For one, blockchain technology and the ability to create job postings with smart contracts creates the possibility for intelligent systems to automatically filter and sort applicants and jobs.
Currently, with job placement sites, the onus is on the employer to sort through applications with maybe some help in terms of reviews, rankings, and category filters. In a case where a job starts seeing more than dozens, or up to thousands of applicants, it becomes effectively impossible for a human to manage.
A blockchain approach where there are many incentivized participants sorting and filtering based on clear requirements spelled out in smart contracts could alleviate that workload.
Another significant issue is payment processing. Sites like Upwork rely on companies like Paypal or credit card processors as an intermediary to handle payment, and then the job sites have their own fees on top of those required by the payment service.
A token economy will inevitably zero in on the market clearing price for the services offered, and without intermediaries, it has the potential to be much cheaper than the current centralized job site offerings.
How to Purchase and Store Bounty0x
The token for Bounty0x is BNTY, of which there is a total 500 million supply. It is an ERC-20 token, so it is storable on any compatible wallet, though to participate in bounties you will need to use their website, and in the future, their wallet apps.
One of the strengths of Bounty0x is that they allow for payments to be made in Ethereum, other ERC-20 compatible tokens, and potentially in the future, tokens from other blockchains as well. Many people have preferred tokens that they want to deal in, and marketing themselves as enabling payment in everyone’s desired currency could potentially drive adoption.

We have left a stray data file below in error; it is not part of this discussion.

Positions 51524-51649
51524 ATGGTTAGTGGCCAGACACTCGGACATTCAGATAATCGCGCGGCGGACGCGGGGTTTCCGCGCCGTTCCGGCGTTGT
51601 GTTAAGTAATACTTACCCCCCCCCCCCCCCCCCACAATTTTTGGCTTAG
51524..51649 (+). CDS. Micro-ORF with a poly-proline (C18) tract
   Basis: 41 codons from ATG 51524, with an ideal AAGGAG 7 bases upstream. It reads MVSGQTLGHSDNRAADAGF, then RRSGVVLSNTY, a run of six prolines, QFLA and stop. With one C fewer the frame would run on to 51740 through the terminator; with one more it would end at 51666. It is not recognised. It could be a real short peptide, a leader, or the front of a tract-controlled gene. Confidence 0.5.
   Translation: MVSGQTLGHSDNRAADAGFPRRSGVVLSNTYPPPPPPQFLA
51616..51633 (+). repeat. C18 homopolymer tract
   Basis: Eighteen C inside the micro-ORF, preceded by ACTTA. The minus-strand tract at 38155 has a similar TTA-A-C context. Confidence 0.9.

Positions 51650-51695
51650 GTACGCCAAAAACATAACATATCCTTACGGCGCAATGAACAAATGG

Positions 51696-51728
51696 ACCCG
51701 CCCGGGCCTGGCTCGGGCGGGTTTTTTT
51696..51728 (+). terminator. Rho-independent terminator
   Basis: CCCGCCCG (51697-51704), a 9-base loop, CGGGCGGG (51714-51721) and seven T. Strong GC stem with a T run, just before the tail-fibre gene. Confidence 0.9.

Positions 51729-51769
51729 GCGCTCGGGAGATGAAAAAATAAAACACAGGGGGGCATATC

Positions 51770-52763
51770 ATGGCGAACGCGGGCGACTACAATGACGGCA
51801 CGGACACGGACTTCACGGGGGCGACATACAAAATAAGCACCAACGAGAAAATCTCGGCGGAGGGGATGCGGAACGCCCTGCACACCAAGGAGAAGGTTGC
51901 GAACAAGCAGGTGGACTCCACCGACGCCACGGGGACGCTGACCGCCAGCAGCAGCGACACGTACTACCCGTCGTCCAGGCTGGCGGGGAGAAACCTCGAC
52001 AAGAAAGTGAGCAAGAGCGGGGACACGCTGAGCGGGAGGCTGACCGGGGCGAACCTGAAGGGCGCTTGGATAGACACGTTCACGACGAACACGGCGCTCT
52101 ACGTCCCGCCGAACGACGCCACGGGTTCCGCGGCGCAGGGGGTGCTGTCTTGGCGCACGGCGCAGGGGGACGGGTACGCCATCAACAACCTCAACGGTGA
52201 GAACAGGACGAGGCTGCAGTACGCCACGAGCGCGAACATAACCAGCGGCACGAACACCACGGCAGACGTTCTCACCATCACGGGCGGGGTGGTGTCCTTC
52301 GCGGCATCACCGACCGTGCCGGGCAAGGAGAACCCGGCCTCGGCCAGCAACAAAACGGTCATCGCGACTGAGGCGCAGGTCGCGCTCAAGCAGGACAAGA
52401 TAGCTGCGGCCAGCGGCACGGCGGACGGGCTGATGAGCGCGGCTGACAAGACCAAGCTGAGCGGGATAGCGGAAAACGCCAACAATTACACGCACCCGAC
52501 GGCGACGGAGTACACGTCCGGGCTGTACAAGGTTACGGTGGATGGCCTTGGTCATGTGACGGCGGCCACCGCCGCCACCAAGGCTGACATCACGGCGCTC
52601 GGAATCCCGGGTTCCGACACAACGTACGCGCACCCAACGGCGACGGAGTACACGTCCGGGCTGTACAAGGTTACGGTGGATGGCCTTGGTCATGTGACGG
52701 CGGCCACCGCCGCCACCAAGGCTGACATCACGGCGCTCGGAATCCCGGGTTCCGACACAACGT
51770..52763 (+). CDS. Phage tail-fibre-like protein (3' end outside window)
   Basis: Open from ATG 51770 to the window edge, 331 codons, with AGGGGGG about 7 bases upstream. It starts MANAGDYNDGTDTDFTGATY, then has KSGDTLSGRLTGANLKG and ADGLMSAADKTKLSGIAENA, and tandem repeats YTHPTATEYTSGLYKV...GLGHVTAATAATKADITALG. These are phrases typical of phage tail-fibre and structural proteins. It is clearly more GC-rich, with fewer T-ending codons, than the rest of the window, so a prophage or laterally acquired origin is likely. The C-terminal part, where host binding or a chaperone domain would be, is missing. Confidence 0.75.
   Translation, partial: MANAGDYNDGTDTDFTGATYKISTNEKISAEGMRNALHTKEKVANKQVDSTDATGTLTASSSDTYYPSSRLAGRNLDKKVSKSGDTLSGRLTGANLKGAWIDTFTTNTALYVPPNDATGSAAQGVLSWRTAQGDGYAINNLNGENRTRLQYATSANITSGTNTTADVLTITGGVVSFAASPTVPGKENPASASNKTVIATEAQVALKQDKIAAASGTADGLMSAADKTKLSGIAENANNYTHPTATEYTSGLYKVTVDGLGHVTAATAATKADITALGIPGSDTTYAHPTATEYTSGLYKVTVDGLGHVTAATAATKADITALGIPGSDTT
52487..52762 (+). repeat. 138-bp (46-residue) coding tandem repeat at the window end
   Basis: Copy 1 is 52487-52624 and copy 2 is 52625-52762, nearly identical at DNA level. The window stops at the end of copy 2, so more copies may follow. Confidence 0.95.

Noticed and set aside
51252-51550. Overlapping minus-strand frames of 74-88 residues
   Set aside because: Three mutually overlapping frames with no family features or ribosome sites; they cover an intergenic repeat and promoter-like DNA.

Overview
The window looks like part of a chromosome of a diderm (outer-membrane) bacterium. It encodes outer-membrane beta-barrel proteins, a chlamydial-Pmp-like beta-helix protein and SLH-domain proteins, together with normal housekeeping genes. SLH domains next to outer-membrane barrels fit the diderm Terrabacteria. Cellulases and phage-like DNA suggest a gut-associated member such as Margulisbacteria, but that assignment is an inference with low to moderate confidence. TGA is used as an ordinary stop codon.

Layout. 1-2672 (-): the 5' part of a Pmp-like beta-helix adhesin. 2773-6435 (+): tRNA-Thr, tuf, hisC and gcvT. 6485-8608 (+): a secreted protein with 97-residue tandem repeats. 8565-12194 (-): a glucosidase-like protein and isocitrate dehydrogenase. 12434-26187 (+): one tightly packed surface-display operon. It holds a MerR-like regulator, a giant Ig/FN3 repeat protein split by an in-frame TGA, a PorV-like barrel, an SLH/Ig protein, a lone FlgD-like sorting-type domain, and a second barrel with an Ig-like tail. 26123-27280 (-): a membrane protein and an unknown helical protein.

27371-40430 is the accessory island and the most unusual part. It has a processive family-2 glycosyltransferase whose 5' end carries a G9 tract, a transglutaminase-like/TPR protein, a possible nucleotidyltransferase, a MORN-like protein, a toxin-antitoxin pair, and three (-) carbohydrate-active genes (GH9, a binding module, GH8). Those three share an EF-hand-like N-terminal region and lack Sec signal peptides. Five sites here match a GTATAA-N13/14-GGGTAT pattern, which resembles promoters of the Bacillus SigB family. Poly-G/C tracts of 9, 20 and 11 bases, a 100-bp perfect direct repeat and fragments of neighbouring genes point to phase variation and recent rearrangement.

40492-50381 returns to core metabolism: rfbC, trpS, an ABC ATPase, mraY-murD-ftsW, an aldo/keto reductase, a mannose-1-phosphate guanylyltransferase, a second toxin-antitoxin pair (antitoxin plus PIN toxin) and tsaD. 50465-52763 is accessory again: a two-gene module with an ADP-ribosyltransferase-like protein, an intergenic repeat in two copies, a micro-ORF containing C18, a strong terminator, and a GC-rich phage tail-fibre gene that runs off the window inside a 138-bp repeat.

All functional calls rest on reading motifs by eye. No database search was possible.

Like many promising technologies, potential challenges aren’t so much with the underlying technology, which in Bounty0x’s case seem sound, and there is no reason to believe smart contract-based bounties wouldn’t work as intended.
There could potentially be a huge market for simple contracts, where the parameters of success can be so simply spelled out that there is little to no uncertainty about the results returned from a freelancer.
If there is any weak point in the system, it is in dispute resolution. According to the white paper, disputes require the aggrieved party to stake coins in order to be heard, and depend on the judgment of a Bounty0x administrator.
This means anyone facing difficulty on the system ultimately come down to relying on another human to make decisions. This is no worse than dispute resolution in current freelancer sites, but, following an ethos of decentralization, the ideal would be to eventually remove intermediary humans from the process altogether.
Currently they have over US$1 million worth of bounties listed on their site, already making it an attractive place for freelancers and employers to consider using to find and offer work. The job market is a huge one, and even if they stay within the niche of blockchain startups, they could potentially be exceedingly profitable.
To find out more, you can go to the Bounty0x website, and we always recommend you look at a project’s whitepaper. To talk with others about Bounty0x, you can join their communities on Telegram or Reddit. If you want to receive updates, follow their official Twitter or their blog on Medium.